- Central Hudson Gas v. Public Service Comm. of NY (1980) This oft-cited case concerns a state ban on ads promoting electricity consumption
- FEC v. Massachusetts Citizens for Life, Inc (1986)
- Austin v. Michigan Chamber of Commerce (1990) Upheld limits on corporate spending in elections
- International Dairy v. Amnestoy (1996) Vermont law requiring labeling of dairy products using BGH is overturned
- 44 Liquormart v. Rhode Island (1996) State ban on advertising of alcohol prices is struck down
The ACLU sided with Nike Inc. throughout this case. Its national board cites the position of the No. California ACLU as representing their rationale. That statement is followed by a copy with our responses interwoven: Statement by the Northern California ACLU on Kasky v. Nike.
The ACLU has a controversial history of defending “smokers rights” and “free speech” for tobacco corporations with earmarked funds from those same companies. We consider this to be important information for understanding the background of ACLU policy in this realm. We have no knowledge of the ACLU taking money from Nike Inc.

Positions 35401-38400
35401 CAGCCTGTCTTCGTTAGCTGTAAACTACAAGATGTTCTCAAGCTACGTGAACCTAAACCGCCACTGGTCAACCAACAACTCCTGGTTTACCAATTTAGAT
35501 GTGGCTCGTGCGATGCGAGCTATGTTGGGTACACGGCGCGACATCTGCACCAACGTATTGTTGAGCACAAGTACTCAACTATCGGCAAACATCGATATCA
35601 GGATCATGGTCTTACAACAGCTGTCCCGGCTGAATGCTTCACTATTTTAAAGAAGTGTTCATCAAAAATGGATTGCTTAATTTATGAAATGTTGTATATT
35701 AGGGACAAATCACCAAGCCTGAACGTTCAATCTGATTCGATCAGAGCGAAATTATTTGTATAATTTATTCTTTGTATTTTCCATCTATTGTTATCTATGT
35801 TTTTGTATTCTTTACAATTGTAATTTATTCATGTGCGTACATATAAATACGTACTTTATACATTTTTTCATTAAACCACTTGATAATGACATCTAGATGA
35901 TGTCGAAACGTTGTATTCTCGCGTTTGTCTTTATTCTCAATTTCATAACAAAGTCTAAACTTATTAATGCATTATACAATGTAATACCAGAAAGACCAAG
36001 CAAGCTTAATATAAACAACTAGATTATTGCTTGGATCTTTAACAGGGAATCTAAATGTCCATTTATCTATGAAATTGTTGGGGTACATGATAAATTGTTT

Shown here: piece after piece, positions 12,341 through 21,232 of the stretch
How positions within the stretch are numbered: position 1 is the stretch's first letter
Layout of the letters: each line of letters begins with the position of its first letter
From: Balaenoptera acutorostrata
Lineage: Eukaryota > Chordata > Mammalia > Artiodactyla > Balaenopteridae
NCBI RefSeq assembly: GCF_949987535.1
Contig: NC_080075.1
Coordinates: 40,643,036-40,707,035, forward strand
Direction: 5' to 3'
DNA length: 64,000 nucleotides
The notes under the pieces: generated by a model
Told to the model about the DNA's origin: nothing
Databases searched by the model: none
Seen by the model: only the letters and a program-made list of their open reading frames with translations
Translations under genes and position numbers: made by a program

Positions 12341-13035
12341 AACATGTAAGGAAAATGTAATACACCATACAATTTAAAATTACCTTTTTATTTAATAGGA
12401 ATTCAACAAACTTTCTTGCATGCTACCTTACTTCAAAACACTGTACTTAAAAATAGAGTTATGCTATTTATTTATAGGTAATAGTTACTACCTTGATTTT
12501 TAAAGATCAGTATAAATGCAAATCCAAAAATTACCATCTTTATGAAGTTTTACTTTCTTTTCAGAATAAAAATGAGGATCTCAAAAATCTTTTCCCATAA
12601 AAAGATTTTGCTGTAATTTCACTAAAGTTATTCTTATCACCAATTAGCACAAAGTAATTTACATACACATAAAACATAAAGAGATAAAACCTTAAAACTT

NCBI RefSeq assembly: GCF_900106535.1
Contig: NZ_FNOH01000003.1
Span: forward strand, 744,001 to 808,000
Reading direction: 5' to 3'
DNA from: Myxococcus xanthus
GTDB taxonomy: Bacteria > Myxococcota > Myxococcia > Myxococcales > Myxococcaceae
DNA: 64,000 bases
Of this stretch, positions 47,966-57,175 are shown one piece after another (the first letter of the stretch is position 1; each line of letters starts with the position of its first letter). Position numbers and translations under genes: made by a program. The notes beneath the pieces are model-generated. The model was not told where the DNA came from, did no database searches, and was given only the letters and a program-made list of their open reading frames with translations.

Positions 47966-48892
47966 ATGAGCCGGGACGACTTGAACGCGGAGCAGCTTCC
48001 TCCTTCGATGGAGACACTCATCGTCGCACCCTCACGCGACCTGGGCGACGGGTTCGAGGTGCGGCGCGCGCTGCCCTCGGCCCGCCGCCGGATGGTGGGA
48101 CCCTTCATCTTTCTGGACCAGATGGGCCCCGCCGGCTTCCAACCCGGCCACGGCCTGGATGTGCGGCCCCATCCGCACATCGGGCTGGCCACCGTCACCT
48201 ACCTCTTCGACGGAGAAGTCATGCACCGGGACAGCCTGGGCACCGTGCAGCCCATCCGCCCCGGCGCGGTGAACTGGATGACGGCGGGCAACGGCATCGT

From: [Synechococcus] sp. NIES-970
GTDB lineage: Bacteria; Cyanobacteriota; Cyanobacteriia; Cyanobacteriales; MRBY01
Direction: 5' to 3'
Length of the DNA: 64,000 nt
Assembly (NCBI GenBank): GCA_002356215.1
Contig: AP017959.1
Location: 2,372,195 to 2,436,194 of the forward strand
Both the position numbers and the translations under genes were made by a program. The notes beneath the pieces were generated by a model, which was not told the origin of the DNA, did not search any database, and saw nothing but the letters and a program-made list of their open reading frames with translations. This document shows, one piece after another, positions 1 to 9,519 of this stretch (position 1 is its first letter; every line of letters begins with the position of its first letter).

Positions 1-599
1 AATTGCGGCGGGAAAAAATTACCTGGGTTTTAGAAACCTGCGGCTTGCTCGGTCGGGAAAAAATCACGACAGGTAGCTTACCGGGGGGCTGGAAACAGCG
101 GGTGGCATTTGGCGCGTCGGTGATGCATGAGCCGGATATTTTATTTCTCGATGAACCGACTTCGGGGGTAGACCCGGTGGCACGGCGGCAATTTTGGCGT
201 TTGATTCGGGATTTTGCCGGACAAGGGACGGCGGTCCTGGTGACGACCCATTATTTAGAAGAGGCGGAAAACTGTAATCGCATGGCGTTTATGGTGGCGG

Former Washington Post reporter Morton Mintz published several in-depth investigations on the issue, like: The ACLU & the Tobacco Companies from Nieman Reports ( 366k pdf file)
Sending hard copy to ACLU is best, but please e-mail us a copy of your letters to any ACLU representative (and send copies of any substantive responses). We also urge you to speak with your state ACLU chapter and share your communications with us.
On November 20, 2002, the ACLU of Southern California passed a policy on commercial speech that directly contradicts the ACLU of Northern California’s defense of Nike’s alleged right to lie. While this is not a strongly worded policy and it sticks narrowly to the commercial vs. non-commercial speech framing, it is a great first step in provoking needed debate within the ACLU.
While we addressed the Constitutional issues in this case and not Nike’s practices, we offer these links for those seeking background on the underlying issue.
See our Corporate Personhood Page for more resources.